governments concerned must take over the reinsurance function and use their agencies only to administer the insurance policies. They could guarantee the losses in the same way as they underwrite the World Bank: each government would provide a modest pro-rata capital infusion and commit the rest in the form of callable capital that would be available if and when losses are actually paid out. The EU would have to modify the fiscal compact to exempt the callable capital and allow actual losses to be amortized over a number of years. Guarantees of this kind have a peculiar feature: the more convincing they are, the less likely they are to be invoked; the reinsurance is likely to turn out to be largely costless. The World Bank is a living example. By acting promptly and convincingly, the EU could save Ukraine – and itself. What I propose for Ukraine could also be implemented at home. As long as there are so many productive resources lying idle, it would make sense to exempt from the fiscal compact investments that would eventually pay for themselves. Renzi, for one, is advocating precisely this course of action. Putin plans to turn Crimea into a showcase by lavishing more than €50 billion on it in the next few years. With European support, Ukraine could compare favorably. And, if such an initiative marks the beginning of a growth policy that Europe so badly needs, by saving Ukraine Europe would also be saving itself.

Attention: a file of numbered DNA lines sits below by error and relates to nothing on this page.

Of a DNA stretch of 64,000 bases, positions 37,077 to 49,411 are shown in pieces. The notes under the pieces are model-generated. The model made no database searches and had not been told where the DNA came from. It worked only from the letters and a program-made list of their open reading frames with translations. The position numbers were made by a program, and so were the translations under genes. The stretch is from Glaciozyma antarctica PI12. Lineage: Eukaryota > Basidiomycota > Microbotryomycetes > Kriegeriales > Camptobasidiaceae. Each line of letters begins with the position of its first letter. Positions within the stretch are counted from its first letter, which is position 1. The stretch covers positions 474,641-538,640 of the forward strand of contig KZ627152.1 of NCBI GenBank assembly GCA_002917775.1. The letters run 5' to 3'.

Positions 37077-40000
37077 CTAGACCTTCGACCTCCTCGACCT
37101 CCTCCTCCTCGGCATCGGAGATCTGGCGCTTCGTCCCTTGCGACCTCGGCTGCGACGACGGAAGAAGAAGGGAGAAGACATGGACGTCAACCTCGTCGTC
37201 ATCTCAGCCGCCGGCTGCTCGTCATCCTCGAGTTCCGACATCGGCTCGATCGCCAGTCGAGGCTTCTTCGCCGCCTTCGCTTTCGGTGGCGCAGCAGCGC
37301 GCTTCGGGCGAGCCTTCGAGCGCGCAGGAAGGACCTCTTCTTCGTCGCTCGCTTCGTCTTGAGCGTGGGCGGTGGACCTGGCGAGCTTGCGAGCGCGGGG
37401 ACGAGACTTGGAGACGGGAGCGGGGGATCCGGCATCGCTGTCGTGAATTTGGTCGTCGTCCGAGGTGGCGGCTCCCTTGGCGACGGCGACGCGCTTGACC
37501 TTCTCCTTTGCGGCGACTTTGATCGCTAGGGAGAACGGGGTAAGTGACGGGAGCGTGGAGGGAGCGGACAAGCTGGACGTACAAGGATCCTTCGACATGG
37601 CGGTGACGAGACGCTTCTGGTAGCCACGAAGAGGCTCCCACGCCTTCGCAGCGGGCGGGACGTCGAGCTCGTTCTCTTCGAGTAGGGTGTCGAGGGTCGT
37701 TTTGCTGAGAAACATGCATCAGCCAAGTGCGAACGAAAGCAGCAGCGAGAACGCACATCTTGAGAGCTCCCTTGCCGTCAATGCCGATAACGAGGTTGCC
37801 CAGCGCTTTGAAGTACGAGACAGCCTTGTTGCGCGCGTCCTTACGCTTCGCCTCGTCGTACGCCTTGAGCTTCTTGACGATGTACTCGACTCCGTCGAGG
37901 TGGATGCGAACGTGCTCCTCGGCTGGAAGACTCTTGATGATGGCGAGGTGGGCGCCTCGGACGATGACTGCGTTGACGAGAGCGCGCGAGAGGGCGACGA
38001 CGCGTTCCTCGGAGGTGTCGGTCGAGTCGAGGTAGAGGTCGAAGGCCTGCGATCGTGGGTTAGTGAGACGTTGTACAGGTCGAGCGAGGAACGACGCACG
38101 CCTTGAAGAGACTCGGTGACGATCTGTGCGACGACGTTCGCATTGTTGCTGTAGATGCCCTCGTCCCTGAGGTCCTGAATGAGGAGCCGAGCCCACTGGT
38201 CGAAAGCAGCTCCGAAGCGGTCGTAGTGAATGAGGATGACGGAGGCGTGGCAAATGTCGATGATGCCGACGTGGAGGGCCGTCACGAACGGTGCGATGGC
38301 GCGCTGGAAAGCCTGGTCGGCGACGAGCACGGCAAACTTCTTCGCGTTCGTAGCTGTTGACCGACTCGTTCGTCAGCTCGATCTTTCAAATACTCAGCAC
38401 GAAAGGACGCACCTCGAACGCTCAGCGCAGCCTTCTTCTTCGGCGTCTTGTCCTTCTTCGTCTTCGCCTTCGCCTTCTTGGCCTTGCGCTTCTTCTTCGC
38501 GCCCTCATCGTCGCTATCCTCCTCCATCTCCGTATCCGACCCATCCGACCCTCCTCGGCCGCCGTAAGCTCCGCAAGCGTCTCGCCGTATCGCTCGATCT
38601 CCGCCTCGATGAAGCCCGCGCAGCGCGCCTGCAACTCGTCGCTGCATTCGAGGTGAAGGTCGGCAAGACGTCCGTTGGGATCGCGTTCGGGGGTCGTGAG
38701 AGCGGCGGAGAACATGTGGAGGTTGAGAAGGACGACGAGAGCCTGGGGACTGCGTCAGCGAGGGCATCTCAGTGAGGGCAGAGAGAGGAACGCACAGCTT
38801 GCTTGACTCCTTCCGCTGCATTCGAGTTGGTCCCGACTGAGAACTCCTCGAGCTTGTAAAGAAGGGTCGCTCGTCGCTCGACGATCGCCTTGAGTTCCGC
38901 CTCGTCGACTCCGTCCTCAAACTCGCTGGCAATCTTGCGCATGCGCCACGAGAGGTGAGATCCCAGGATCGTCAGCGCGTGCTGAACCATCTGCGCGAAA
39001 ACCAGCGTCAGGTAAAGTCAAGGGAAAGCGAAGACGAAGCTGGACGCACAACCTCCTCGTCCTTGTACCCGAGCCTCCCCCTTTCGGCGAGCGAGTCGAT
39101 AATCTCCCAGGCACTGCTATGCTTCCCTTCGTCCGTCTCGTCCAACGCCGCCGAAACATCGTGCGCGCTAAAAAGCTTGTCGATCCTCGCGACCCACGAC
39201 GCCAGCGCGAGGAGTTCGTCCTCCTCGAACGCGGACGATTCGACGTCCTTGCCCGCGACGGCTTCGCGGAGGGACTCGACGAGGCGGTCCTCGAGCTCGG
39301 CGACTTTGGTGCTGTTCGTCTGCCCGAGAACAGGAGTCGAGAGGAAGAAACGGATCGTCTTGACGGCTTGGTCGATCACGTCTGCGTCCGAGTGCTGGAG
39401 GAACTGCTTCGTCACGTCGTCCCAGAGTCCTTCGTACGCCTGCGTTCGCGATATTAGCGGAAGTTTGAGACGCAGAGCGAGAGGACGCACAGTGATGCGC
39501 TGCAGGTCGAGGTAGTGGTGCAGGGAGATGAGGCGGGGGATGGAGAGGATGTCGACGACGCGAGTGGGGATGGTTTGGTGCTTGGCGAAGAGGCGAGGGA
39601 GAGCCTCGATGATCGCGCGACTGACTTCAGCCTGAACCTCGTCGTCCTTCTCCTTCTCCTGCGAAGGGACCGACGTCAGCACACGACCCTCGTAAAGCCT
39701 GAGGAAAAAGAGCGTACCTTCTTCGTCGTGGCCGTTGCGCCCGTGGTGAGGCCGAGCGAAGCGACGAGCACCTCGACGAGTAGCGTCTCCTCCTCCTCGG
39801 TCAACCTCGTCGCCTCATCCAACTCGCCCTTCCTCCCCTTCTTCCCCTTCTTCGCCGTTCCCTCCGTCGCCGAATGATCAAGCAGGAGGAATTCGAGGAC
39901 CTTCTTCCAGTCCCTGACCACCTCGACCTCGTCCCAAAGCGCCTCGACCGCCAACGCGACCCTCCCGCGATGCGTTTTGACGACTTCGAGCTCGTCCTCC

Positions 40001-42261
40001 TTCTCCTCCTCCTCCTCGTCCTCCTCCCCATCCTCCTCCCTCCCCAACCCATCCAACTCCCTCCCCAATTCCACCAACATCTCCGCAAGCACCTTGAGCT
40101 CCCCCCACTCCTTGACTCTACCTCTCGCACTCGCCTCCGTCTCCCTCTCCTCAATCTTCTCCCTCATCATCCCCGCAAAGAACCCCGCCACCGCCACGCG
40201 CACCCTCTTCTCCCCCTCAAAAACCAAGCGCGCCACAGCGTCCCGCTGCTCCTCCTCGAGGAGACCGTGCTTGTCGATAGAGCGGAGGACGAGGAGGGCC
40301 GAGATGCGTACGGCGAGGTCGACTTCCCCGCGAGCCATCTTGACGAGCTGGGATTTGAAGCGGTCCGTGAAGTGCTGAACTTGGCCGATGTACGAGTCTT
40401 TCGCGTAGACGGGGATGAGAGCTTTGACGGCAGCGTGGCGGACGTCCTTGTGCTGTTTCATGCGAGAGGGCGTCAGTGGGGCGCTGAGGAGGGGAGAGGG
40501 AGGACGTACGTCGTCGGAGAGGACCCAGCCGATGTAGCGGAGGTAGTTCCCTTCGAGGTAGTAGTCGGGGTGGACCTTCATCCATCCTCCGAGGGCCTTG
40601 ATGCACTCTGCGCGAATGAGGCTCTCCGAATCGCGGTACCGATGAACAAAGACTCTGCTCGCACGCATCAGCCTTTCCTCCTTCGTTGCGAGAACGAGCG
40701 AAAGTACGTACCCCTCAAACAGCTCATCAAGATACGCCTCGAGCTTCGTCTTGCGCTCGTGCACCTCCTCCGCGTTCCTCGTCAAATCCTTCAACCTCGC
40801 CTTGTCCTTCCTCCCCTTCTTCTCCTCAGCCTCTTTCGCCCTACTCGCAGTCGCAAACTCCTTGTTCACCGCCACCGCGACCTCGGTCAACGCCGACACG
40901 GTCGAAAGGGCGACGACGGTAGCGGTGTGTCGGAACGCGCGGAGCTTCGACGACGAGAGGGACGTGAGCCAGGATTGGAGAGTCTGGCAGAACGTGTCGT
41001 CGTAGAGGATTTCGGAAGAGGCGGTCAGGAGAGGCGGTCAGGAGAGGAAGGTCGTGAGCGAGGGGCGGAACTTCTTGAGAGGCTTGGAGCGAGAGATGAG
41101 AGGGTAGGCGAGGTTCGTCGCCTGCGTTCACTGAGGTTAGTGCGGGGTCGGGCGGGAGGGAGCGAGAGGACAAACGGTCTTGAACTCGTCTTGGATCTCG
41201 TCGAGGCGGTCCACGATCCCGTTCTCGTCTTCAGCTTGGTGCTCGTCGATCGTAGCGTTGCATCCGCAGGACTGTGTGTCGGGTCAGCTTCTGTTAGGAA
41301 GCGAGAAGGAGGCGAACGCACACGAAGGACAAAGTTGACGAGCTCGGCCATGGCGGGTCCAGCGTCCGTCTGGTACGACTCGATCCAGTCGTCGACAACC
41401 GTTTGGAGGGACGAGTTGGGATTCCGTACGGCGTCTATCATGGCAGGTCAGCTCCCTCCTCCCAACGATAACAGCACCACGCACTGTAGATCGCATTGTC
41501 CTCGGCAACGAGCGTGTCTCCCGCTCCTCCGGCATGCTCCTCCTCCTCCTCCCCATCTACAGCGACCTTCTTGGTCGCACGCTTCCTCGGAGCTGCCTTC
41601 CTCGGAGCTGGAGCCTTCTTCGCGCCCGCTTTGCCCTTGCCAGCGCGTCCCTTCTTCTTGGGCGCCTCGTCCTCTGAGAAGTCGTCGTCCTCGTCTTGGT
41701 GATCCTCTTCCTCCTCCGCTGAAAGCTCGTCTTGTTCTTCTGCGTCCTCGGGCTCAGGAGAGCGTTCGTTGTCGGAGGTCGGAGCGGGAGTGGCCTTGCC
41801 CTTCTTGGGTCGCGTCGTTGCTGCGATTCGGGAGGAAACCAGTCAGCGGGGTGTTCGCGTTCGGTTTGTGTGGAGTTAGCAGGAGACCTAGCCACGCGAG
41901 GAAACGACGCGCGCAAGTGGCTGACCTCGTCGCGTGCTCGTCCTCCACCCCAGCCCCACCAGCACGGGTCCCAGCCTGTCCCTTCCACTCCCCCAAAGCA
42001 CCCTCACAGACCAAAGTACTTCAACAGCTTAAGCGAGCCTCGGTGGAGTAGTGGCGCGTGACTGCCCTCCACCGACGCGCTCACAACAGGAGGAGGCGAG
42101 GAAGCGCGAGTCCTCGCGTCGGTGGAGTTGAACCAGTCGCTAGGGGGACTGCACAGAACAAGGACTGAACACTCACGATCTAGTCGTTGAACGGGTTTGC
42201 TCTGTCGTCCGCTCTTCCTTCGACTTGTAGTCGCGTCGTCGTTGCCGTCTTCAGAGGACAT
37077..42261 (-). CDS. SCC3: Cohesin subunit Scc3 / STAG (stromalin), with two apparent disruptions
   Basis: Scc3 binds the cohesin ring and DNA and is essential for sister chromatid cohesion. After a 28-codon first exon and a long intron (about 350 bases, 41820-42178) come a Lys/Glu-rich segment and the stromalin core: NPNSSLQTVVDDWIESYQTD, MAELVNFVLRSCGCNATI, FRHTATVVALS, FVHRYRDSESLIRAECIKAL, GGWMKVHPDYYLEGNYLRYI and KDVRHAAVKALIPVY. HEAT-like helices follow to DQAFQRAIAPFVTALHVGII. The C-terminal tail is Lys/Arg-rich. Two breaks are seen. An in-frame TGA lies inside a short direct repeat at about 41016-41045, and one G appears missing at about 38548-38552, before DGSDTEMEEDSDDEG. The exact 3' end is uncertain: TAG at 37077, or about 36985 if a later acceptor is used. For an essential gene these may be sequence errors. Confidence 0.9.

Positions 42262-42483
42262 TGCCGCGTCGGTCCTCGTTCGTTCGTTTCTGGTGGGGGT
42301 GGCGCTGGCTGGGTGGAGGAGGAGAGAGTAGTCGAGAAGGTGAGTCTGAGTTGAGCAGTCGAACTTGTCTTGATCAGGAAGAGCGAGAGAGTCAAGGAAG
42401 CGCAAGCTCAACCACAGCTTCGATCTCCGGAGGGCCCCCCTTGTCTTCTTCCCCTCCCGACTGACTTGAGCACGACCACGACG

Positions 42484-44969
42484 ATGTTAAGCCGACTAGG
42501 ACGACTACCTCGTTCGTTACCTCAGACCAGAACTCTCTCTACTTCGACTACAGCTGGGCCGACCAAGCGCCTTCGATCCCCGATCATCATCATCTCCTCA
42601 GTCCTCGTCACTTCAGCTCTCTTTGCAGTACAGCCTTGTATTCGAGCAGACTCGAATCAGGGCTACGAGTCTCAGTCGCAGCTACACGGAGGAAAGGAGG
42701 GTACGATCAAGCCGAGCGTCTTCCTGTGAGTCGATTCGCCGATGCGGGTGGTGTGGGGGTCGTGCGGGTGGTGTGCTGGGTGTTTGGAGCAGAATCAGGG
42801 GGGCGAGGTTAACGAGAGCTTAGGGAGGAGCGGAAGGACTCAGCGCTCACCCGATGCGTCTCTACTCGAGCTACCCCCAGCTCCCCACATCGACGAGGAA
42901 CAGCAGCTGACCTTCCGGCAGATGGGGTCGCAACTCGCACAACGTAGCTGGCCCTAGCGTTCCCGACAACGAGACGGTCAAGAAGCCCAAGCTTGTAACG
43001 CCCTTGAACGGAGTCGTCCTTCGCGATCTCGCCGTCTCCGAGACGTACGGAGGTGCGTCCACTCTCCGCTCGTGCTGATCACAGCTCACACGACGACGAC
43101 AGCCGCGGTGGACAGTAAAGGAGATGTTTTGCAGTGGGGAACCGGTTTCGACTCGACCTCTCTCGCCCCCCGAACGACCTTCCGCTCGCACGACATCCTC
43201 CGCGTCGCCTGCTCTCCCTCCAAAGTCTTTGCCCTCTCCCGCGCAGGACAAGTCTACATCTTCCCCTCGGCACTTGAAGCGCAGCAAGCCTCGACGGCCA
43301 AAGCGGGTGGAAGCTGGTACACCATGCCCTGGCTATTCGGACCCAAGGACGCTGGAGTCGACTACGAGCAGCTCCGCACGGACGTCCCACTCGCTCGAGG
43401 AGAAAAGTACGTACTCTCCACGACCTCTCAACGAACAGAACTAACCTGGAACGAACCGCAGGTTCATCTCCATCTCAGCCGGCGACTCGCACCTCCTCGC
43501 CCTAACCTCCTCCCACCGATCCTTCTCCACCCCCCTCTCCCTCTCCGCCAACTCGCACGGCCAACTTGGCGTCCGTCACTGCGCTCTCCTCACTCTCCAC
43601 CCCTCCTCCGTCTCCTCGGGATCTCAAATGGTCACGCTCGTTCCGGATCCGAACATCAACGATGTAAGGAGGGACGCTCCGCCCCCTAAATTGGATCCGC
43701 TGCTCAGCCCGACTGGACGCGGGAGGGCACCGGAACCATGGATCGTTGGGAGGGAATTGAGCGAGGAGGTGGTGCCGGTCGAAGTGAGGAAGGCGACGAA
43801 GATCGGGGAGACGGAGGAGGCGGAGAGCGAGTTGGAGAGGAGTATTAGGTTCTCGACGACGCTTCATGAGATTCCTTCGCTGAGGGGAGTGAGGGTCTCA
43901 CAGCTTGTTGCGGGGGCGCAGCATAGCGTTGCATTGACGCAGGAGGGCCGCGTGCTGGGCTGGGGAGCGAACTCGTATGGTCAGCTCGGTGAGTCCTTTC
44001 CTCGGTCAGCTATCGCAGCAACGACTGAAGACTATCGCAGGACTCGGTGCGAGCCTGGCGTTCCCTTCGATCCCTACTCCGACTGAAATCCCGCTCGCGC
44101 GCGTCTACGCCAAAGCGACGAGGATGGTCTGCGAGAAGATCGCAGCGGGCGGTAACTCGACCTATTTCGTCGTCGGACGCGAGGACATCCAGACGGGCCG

About the Author George Soros is Chairman of Soros Fund Management and Chairman of the Open Society Foundations. A pioneer of the hedge-fund industry, he is the author of many books, including The Alchemy of Finance, The New Paradigm for Financial Markets: The Credit Crisis of 2008 and What it Means and The Tragedy of the European Union.